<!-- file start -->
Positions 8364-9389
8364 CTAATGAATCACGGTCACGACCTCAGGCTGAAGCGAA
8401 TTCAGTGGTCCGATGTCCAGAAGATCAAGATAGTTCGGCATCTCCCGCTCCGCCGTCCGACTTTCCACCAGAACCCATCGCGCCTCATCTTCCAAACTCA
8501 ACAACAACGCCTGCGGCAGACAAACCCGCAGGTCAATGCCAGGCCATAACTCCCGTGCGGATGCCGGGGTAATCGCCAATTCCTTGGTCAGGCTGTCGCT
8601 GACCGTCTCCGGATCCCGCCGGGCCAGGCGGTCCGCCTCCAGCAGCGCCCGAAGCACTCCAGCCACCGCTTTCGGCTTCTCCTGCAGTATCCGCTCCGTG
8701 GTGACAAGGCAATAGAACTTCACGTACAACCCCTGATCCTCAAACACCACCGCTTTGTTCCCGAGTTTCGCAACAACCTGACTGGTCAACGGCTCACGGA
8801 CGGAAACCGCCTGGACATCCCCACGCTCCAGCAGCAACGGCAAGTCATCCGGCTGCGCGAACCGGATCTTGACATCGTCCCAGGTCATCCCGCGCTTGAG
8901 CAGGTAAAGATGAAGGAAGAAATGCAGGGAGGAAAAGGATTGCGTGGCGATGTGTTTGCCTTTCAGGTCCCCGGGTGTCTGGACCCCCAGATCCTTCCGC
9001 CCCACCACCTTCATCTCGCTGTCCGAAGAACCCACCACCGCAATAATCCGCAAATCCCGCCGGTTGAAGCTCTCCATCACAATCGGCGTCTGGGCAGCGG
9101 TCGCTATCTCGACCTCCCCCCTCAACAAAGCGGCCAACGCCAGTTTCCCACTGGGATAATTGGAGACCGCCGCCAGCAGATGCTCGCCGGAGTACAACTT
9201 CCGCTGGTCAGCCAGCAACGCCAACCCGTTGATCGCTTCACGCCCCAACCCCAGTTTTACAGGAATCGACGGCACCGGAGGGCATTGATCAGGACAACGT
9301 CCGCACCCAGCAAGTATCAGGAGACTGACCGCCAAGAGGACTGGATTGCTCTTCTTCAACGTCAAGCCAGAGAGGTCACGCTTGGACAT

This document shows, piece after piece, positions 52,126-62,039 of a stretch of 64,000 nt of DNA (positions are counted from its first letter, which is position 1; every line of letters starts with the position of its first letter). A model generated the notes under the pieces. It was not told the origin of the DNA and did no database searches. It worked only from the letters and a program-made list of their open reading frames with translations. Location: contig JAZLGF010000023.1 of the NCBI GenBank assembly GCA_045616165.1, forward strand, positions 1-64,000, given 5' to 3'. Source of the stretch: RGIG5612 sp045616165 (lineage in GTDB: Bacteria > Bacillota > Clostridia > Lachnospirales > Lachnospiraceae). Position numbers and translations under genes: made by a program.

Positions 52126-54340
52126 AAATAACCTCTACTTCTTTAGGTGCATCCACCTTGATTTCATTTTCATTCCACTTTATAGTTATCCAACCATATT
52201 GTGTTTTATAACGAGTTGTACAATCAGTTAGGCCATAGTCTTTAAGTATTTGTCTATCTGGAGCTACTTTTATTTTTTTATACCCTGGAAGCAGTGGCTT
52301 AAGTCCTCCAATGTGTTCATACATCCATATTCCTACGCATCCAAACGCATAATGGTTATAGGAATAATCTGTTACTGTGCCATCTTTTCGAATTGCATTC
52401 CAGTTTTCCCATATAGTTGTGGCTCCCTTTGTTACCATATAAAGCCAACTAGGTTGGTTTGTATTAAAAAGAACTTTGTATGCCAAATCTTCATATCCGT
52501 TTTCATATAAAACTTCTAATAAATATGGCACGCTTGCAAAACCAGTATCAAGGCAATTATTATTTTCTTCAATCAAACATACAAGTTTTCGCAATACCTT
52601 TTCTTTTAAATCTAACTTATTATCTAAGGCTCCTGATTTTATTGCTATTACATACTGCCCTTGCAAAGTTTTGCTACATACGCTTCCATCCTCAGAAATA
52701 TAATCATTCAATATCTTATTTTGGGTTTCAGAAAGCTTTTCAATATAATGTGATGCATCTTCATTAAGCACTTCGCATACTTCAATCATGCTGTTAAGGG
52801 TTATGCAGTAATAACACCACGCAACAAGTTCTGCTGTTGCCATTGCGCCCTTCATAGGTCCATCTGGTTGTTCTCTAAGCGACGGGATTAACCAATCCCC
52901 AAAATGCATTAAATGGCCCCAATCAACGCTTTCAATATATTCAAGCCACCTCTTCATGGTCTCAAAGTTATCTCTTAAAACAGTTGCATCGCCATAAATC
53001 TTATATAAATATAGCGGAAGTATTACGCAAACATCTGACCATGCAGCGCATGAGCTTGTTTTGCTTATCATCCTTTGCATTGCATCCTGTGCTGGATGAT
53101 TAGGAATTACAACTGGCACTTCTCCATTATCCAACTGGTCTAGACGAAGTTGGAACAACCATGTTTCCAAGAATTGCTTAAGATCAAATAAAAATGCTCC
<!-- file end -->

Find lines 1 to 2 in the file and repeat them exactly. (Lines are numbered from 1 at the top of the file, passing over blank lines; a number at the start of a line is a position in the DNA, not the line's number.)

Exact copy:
Positions 8364-9389
8364 CTAATGAATCACGGTCACGACCTCAGGCTGAAGCGAA